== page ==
7th Circuit Again Rules Against State's Gay Marriage Ban
4:10 p.m. UPDATE:
Indiana Public Broadcasting's Brandon Smith reports the earlier stay in the case is still in effect, meaning same-sex couples wanting to marry in Indiana or Wisconsin still cannot until the stay is lifted.
4:00 p.m. UPDATE:
Here's more from Posner's ruling. He notes homosexuality is not a choice, as some detractors have claimed, but an "immutable characteristic":
"Discrimination by a state or the federal government against a minority, when based on an immutable characteristic of the members of that minority (most familiarly skin color and gender), and occurring against an historical background of discrimination against the persons who have that characteristic, makes the discriminatory law or policy constitutionally suspect."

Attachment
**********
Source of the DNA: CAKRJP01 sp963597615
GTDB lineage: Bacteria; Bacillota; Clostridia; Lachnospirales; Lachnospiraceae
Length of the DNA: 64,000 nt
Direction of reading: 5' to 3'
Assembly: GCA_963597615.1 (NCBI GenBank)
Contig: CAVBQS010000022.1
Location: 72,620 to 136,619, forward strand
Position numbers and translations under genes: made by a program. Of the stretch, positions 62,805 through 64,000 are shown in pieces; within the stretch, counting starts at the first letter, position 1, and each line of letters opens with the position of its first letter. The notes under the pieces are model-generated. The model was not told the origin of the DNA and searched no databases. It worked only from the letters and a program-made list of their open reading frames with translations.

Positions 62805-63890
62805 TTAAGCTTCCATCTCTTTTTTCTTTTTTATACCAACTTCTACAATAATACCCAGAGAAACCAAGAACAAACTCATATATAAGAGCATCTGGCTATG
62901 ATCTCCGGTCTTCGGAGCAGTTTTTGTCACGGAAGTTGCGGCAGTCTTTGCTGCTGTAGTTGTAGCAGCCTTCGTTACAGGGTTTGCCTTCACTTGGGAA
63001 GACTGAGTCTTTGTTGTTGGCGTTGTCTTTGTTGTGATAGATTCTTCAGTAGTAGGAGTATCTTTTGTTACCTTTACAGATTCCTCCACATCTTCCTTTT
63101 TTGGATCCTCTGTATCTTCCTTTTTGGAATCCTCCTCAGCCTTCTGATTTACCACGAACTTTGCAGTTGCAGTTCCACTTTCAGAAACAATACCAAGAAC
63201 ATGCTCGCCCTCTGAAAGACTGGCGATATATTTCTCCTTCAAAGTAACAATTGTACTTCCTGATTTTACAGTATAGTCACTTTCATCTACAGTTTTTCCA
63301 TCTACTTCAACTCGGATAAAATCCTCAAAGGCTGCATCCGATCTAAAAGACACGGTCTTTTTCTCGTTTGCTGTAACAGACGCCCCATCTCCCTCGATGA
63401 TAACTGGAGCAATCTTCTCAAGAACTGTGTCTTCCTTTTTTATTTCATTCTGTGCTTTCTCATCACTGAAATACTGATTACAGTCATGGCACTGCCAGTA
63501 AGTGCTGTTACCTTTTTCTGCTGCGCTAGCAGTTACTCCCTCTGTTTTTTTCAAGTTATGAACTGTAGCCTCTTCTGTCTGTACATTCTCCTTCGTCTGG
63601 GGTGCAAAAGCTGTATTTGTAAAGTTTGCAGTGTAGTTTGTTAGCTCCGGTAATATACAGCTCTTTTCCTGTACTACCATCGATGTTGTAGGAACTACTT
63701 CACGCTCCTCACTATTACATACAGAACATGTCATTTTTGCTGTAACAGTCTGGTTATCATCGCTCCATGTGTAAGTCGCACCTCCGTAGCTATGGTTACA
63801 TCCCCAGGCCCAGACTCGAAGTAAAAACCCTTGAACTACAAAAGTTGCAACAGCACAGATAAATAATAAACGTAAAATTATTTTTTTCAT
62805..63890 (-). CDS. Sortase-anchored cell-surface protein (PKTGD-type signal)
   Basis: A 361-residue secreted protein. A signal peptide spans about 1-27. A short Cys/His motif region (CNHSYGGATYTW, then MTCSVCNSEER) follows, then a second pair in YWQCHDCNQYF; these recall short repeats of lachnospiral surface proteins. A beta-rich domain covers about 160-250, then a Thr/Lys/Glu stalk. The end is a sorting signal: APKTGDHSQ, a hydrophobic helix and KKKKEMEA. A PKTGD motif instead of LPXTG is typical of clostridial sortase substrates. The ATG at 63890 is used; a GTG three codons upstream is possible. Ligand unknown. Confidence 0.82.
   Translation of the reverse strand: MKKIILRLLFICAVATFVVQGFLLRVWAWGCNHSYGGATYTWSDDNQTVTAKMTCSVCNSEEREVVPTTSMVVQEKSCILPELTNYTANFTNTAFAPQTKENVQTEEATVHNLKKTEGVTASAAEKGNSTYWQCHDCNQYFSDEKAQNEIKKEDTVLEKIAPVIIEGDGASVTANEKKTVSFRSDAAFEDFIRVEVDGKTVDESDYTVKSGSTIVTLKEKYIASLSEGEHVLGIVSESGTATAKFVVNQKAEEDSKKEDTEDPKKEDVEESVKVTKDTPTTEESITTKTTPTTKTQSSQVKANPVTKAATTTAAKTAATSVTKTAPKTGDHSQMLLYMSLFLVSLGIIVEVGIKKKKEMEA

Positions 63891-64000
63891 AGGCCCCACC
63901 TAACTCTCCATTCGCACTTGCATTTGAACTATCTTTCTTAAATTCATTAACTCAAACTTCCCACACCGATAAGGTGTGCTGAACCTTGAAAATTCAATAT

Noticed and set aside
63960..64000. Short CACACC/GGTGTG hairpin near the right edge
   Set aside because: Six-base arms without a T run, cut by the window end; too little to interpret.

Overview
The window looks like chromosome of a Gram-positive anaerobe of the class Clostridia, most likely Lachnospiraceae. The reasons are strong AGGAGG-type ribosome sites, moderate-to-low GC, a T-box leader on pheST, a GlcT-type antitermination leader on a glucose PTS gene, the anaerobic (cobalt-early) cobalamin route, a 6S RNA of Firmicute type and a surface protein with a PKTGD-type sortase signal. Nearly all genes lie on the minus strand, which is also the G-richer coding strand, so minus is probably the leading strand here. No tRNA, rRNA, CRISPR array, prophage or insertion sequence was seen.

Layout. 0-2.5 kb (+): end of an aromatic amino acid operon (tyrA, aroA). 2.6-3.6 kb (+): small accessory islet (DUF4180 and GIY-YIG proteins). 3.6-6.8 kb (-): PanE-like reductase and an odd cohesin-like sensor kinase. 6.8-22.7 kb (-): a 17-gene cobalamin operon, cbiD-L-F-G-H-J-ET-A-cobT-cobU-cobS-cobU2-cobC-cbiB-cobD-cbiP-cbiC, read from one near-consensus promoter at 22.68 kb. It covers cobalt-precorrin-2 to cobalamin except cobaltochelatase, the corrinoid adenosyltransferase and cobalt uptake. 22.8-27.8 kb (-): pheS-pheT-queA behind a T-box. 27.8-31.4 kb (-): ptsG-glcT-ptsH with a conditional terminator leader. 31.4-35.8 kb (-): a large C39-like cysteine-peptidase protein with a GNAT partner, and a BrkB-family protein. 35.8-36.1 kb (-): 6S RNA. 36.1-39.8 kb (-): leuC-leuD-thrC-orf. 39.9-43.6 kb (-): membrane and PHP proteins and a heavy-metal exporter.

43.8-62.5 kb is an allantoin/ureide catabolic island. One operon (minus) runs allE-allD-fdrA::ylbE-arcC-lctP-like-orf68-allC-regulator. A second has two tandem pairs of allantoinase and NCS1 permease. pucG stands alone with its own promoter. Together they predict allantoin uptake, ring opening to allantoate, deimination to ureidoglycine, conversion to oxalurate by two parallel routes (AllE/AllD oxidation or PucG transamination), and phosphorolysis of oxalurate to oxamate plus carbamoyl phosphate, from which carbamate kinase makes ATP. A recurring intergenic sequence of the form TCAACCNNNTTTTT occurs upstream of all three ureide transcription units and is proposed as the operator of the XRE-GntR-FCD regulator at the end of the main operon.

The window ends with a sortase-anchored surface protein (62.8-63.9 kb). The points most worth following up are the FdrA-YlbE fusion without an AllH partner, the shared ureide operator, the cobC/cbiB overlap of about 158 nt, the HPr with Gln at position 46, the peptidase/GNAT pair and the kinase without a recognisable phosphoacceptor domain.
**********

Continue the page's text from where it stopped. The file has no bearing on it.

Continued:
Posner goes on to say that striking down gay marriage bans could lead to more tolerance among society as a whole:
"Not that allowing same-sex marriage will change in the short run the negative views that many Americans hold of same-sex marriage. But it will enhance the status of these marriages in the eyes of other Americans, and in the long run it may convert some of the opponents of such marriage by demonstrating that homosexual married couples are in essential respects, notably in the care of their adopted children, like other married couples."
The 7th Circuit Court of Appeals has struck down Indiana's same-sex marriage ban.
In his opinion upholding a district court ruling, Judge Richard Posner says Indiana's government gives no reason to think there's a "rational basis" for denying same-sex couples the right to marry.
He says the state argument that same-sex couples don't need marriage because they can't produce children is, in his words, "so full of holes it cannot be taken seriously."
This story will be updated.